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Replacing QuickCursor with Keyboard Maestro

QuickCursor was a great app which allowed you to use your favorite text editor to edit text anywhere on the Mac. For example, rather than writing a blog post in a form field in your browser, you could press a keyboard shortcut and then whatever text you had written would be sent BBEdit (or any other text editor). You could finish writing your post using all of the features of your preferred text editor (and, most importantly, not have to worry about your browser window crashing or anything else that might cause you to lose your work). When you finished writing, your text would automatically be sent from your text editor back to the web browser. (If the awesomeness of this is not immediately obvious, watch this short YouTube video showing how QuickCursor worked.)

Unfortunately, QuickCursor was eventually killed by sandboxing requirements of the Mac App Store and abandoned by its developer. Fortunately, it’s possible to replicate QuickCursor using Keyboard Maestro. I first did this about two years ago, but it stopped working some time ago and I had never taken the time to fix it until Dan Frakes asked me about it yesterday. It will now work under the latest version of OS X, and I also made several improvements. You can now choose where the temporary file will be stored (by default it is saved to ~/edit_anywhere.txt and will be moved to the trash when you are done with it). You can also choose which text editor you want to use without the need for a separate macro. (It defaults to BBEdit, but if you do not have that installed it will use TextEdit.)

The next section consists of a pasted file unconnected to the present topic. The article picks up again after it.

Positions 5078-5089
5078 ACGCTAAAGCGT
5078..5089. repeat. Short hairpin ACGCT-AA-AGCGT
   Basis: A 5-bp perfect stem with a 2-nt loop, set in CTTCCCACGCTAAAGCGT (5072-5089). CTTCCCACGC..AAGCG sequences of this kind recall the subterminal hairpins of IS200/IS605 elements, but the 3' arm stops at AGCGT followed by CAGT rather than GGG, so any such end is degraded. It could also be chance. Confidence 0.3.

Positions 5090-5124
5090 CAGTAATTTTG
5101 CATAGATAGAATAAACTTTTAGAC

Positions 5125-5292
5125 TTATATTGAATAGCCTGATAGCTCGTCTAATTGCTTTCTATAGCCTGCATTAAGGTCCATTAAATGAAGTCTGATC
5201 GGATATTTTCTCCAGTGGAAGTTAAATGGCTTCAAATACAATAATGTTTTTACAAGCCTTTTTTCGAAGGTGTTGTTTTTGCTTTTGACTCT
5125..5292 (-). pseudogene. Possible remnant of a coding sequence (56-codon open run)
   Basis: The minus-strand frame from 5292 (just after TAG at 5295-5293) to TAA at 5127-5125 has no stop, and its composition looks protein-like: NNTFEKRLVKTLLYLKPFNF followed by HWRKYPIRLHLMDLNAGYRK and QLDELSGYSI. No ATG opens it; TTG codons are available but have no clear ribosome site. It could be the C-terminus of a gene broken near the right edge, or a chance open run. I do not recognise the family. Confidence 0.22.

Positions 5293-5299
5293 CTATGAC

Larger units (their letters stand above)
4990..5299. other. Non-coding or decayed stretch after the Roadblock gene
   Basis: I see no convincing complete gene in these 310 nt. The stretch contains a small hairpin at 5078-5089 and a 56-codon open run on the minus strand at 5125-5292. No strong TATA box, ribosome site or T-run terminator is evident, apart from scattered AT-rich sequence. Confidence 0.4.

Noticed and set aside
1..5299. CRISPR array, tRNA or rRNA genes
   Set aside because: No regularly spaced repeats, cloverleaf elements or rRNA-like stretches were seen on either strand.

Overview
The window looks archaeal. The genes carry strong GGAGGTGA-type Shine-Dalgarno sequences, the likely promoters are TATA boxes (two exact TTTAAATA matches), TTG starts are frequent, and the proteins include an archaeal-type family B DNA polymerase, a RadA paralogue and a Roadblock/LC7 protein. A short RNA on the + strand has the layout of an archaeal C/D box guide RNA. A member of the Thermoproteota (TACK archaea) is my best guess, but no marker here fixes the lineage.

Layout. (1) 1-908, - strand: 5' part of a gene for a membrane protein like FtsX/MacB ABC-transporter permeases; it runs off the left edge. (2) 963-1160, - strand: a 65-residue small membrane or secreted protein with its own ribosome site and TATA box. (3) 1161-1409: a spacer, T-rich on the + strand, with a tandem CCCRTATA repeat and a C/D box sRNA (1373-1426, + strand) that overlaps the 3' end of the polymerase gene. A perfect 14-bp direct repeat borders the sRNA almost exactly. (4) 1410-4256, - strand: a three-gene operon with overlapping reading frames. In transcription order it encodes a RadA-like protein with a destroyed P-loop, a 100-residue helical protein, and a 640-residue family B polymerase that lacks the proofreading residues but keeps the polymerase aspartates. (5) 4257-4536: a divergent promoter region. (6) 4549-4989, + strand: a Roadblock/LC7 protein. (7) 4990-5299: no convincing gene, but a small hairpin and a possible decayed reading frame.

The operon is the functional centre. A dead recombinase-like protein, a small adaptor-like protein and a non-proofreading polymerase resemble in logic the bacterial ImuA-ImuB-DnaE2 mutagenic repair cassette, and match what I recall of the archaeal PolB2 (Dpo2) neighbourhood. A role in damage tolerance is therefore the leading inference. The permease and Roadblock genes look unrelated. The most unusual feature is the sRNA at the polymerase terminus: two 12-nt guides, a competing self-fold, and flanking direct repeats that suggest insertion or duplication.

You can find the updated macro on GitHub, which includes more information about installing and configuring it. My thanks to Dan Frakes and Dr. Drang for helping me test this new version. The good doctor has also informed me that he has a variation of this macro which he will be sharing soon, so keep an eye on his website. There is a different implementation available from Patrick Welker, and yet another by Chauncey Garrett which has some interesting options as well. If you are learning Keyboard Maestro, it might be interesting to see the different ways that people can solve the same problem in different ways, and if you don’t like my way of doing it, chances are good that you might like one of the others, or be able to use one of them as a starting point to make your own.

Update: Dr. Drang has posted his implementation here.

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